Last Updated on 06/17/2014 by Felix Esser
Yes! It’s one of those days again where our friends from DxOMark release another sensor test, and this time it’s the one of the new Sony A7S. Just yesterday, we reported on Michael Reichmann’s first impressions review of the A7S, and he was so bold as to claim that the camera exhibits medium format-like image quality. Well, according to DxOMark, things aren’t quite as shiny. Head past the break for more.
Before we go into the details, let’s make one thing clear: yes, the Sony A7S is the undisputed new king of low light photography, scoring an incredible 3702 points. By this, it dethrones the previous rank holder, the Nikon Df (which we reviewed here), which scored a no less impressive 3279 points when it was tested. We’ve all seen what the A7S can do when light gets sparse, and it’s like Sony sprinkled magic dust on its sensor.
Low light performance is however the only category in which the A7S scores higher than its brethren, which makes you wonder whether pixel size is really what it’s all about. In terms of dynamic range, we thought the A7S would outperform the A7R (which we reviewed here) and A7 (which we reviewed here), but as Michael Reichmann already noted, there seems to be hardly a difference. And in fact, DxOMark’s test reveals that the sensor in the A7S has a dynamic range of merely 13.2 EV – more than a full stop less than the what the sensor in the A7R can capture.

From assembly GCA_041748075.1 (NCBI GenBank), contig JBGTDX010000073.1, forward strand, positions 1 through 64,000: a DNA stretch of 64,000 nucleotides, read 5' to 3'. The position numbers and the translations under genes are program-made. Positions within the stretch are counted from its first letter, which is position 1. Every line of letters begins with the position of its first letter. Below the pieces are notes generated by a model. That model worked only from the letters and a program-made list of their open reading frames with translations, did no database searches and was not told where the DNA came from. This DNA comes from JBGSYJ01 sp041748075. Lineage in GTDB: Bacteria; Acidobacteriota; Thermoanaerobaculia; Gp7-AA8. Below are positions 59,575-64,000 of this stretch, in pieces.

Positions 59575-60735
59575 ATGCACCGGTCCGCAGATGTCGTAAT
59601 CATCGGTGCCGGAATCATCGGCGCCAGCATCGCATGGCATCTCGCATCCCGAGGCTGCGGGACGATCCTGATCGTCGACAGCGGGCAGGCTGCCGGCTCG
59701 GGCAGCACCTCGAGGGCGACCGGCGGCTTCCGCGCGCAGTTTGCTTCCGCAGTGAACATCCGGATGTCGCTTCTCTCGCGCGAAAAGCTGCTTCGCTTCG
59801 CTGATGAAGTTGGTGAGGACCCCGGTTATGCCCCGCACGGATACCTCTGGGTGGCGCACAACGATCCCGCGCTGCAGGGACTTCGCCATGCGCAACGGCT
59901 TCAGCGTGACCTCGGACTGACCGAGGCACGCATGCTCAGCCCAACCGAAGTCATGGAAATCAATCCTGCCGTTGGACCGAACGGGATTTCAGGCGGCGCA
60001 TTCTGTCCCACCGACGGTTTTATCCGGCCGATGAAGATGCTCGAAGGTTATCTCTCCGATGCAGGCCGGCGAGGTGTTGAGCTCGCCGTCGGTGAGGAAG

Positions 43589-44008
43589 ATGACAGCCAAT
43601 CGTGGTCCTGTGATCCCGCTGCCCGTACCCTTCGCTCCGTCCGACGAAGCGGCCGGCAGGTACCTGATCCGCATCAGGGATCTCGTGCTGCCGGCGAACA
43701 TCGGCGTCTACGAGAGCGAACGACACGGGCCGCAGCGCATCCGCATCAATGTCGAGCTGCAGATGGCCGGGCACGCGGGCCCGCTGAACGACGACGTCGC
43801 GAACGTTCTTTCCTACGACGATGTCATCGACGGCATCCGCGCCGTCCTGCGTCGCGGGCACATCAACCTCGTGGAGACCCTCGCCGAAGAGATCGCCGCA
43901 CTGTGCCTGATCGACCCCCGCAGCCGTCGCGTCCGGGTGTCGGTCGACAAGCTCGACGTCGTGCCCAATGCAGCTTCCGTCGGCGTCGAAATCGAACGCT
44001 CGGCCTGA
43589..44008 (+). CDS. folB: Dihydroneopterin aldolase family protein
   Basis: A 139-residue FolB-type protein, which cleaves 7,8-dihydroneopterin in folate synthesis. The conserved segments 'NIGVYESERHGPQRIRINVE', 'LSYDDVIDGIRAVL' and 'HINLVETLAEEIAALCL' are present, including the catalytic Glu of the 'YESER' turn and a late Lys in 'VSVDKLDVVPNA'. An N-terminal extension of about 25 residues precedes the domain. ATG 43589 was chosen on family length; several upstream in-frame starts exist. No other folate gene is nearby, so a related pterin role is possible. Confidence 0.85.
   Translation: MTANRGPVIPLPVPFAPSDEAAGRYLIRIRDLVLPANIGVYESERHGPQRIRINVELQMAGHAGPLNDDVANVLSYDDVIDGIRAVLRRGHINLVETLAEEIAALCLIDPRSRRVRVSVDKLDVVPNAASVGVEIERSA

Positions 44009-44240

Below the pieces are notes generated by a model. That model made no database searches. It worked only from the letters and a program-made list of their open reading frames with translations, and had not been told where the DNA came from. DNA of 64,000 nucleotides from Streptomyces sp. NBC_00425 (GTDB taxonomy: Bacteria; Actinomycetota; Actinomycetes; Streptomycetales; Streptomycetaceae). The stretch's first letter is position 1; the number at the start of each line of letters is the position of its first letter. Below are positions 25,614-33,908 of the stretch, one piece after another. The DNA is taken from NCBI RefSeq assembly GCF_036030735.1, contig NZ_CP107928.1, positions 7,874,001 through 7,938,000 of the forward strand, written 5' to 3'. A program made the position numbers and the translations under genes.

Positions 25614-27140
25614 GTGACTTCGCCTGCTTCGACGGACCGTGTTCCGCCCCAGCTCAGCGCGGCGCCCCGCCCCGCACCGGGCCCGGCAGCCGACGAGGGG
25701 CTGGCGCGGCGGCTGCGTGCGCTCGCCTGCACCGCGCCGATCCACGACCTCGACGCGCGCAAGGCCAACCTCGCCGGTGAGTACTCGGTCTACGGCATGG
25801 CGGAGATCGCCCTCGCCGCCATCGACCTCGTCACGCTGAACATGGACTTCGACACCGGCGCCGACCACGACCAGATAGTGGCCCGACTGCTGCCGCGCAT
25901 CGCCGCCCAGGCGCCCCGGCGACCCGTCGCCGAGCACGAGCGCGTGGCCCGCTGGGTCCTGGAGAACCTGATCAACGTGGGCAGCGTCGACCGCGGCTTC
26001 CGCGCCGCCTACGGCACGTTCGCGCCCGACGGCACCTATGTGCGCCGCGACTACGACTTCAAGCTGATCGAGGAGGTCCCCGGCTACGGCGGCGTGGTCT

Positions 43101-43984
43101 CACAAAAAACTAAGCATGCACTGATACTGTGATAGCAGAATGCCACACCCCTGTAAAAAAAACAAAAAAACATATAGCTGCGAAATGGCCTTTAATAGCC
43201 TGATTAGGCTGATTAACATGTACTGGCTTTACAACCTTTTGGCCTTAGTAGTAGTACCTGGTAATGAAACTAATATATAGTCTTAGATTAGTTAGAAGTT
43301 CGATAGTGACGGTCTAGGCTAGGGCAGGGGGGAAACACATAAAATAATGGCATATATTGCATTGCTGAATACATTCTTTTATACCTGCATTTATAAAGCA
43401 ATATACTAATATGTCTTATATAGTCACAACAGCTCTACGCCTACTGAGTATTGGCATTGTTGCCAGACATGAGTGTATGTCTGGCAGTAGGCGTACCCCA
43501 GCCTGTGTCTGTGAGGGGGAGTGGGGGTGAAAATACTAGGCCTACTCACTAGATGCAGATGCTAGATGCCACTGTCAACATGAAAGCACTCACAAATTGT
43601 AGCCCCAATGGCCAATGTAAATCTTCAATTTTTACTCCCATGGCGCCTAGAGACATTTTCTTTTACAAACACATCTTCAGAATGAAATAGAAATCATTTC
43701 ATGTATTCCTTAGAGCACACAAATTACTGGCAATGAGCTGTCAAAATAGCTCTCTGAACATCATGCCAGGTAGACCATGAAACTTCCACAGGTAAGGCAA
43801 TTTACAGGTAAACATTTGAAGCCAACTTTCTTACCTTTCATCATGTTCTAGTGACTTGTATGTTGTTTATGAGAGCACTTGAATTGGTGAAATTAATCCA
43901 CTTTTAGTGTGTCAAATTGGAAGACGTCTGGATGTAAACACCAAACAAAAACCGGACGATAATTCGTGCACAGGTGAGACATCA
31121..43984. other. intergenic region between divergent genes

The same goes for color depth, where the A7S is capable of a maximum of 23.9 bits, whereas the A7R has been measured with 25.6 bits. And the A7 as well scores slightly higher in both dynamic range and color depth than the A7S, with 14.2 EV and 24.8 bit respectively. Mind though that these are the maximum values measured at base ISO, and that at higher ISOs the A7S has a significant advantage over both of its brethren.
Compared to the previous king of low light and the record holder in overall score, the Nikon Df and the Nikon D800E, the picture is similar. While the Sony A7S outperforms both in terms of sensitivity, the two Nikon models score higher in their maximum dynamic range and color depth ratings. Once again however, the A7S is slightly ahead of both at higher ISOs.
What this demonstrates then is that if you’re looking for the most capable low light shooter currently on the market, you should clearly go for the Sony A7S. If dynamic range or color depth are more important to you, however, you might want to consider another model. Either Nikon’s D800E or the Sony A7R perform very well in these two departments.